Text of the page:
​I’ve briefly described here some of the strategies I employed as a legislator because at the time I was in fact a “government” legislator. The strategies I adopted to fulfill my duties as an effective democratic legislator are equally available to other “government” legislators (in many, if not most, cases). In particular, the informal and private influence of “government” legislators can be a valuable weapon in protecting the democratic foundations of a legislature in the hands of an elected representative with integrity.


​In the final analysis, the fate of any democracy rests in the hands of all legislators, representatives entrusted by their constituents through electoral processes to ensure “government of the people, by the people, and for the people.” Conversely, when democratic practices and institutions fail to advance or, worse, when they backslide those same representatives are culpably responsible for the corresponding loss of domestic democratic peace – and it doesn’t matter whether they are opposition legislators or “government” legislators.

​Civil society must encourage, support, and even insist upon, acceptance of that responsibility by every legislator and upon a commitment from every legislator to democratic practices and institutions, placed above their own personal or partisan interests and preferences. Civil society must place as many related tools and as much relevant training as possible in the hands of every elected legislators, whatever party they may support.

​That said, the provision of tools and training for opposition legislators is an excellent initiative. I commend Opposition International for its dedicated efforts.

My Analysis: Owen Lippert

Thank You, Stephen, for sharing your essay with me and the readers of Opposition International. It is a very interesting and insightful piece of writing that explores the challenges and opportunities of democratic representation and party loyalty in Canada. Your perspective as a former legislator and an academic brings a new understanding to the role of legislators is crucial for maintaining and enhancing democratic principles and practices.

You raise a very important question at the end of your essay: Can we square democratic representation with party loyalty? This is a question that many scholars, politicians, and citizens have grappled with, especially in the context of increasing polarization and partisanship in many democracies. There is no easy or definitive answer to this question, but I can share some of the arguments and evidence that I have found in my web search.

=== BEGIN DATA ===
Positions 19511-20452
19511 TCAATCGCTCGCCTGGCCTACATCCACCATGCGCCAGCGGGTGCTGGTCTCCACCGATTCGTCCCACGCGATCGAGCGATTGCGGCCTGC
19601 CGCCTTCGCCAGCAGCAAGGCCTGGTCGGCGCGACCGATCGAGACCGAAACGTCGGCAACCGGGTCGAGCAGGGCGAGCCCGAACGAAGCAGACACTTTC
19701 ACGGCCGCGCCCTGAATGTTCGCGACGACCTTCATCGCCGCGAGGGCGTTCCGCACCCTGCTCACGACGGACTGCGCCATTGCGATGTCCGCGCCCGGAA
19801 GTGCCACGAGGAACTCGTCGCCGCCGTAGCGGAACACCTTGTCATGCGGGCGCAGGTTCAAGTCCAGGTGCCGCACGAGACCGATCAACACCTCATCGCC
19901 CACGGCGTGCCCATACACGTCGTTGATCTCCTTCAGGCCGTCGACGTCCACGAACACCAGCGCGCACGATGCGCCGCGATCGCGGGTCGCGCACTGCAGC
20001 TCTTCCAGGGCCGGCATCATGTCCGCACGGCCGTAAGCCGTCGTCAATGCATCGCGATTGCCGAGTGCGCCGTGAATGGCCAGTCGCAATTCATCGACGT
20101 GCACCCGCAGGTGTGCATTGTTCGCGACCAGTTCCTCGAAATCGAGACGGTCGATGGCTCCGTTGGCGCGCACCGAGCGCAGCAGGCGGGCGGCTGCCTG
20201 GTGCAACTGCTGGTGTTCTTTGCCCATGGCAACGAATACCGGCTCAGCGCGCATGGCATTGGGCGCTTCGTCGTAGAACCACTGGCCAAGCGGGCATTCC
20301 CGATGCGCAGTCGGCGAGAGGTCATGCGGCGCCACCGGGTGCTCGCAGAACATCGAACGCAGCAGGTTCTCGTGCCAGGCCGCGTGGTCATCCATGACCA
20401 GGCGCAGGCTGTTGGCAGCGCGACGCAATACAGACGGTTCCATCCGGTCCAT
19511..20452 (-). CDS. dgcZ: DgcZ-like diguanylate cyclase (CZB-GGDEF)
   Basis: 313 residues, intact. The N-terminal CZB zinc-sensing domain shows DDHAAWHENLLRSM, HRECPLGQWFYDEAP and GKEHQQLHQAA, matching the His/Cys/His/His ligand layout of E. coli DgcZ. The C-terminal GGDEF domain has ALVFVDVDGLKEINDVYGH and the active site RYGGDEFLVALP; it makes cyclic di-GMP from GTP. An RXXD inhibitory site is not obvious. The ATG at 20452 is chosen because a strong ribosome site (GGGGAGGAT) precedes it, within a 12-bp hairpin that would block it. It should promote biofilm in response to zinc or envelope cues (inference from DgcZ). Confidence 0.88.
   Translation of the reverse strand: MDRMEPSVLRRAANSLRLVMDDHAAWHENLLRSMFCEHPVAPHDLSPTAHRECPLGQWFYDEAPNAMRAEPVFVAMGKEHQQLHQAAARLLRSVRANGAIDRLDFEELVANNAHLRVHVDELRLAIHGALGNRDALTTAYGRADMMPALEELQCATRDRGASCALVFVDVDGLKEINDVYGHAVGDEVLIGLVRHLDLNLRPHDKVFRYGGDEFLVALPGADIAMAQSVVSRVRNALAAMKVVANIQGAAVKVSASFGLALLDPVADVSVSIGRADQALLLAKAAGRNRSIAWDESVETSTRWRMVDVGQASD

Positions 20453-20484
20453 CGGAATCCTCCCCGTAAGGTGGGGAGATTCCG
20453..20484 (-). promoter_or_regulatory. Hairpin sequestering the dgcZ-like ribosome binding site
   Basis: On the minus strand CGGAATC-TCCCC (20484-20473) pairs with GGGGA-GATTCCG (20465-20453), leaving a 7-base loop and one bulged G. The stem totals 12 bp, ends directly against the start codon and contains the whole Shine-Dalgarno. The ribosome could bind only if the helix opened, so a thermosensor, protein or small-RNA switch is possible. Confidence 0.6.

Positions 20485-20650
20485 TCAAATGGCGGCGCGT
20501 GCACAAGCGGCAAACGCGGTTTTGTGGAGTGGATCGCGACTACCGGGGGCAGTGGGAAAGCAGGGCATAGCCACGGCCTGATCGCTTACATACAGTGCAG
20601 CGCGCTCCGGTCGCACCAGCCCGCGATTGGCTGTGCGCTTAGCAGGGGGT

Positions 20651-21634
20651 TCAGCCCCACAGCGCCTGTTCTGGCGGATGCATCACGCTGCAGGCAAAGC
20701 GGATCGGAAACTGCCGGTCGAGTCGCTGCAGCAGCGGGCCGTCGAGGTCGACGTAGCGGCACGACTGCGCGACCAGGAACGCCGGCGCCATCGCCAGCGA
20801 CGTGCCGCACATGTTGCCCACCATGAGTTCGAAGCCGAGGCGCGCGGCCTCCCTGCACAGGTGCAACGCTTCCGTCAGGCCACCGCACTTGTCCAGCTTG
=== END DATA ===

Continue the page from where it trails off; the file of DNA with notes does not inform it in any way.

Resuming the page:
One argument is that democratic representation and party loyalty are not necessarily incompatible, but rather complementary. According to this view, parties are essential for aggregating and articulating the interests and preferences of diverse groups of citizens, providing them with a clear and coherent choice of policies and candidates, and facilitating accountability and responsiveness of the government. Parties also help to organize and coordinate the work of legislators, enabling them to overcome collective action problems and achieve policy goals. Therefore, party loyalty can be seen as a way of fulfilling one’s democratic duty as a representative of a certain constituency or ideology, as well as a means of advancing the public interest through effective governance. This argument is supported by some empirical studies that show that party discipline can enhance legislative productivity, policy stability, and voter satisfaction (e.g., Carey, 20071; Huber & Martinez-Gallardo, 20082; Bowler et al., 20163).

Another argument is that democratic representation and party loyalty are often in conflict, and that the latter undermines the former. According to this view, parties are detrimental for democracy because they constrain the autonomy and diversity of legislators, preventing them from expressing their own views or responding to the changing needs and preferences of their constituents. Parties also create incentives for legislators to prioritize partisan interests over public interests, leading to polarization, gridlock, corruption, and populism. Therefore, party loyalty can be seen as a betrayal of one’s democratic mandate as a representative of the people, as well as an obstacle to achieving good outcomes for society. This argument is supported by some empirical studies that show that party discipline can reduce legislative deliberation, policy innovation, and voter turnout (e.g., Kam, 20094; Tsebelis & Money, 19975; Norris et al., 2019).

As you can see, there are different ways of approaching this question, depending on one’s theoretical assumptions, empirical evidence, normative preferences, and contextual factors. I think that the best way to address this question is to acknowledge the trade-offs and tensions involved in balancing democratic representation and party loyalty, and to seek ways of mitigating the negative effects and enhancing the positive effects of both. For example, some possible reforms or innovations that could improve the quality of democracy in Canada are:

These are just some examples of possible ways to square democratic representation with party loyalty in Canada. Of course, there may be other options or challenges that you and I have not considered.

I would love to hear the thoughts of our readers on this question. What do you think are the main advantages and disadvantages of party loyalty for democracy? How do you think Canada could improve its democratic performance and function? What are some examples of best practices or lessons learned from other countries?

Owen Lippert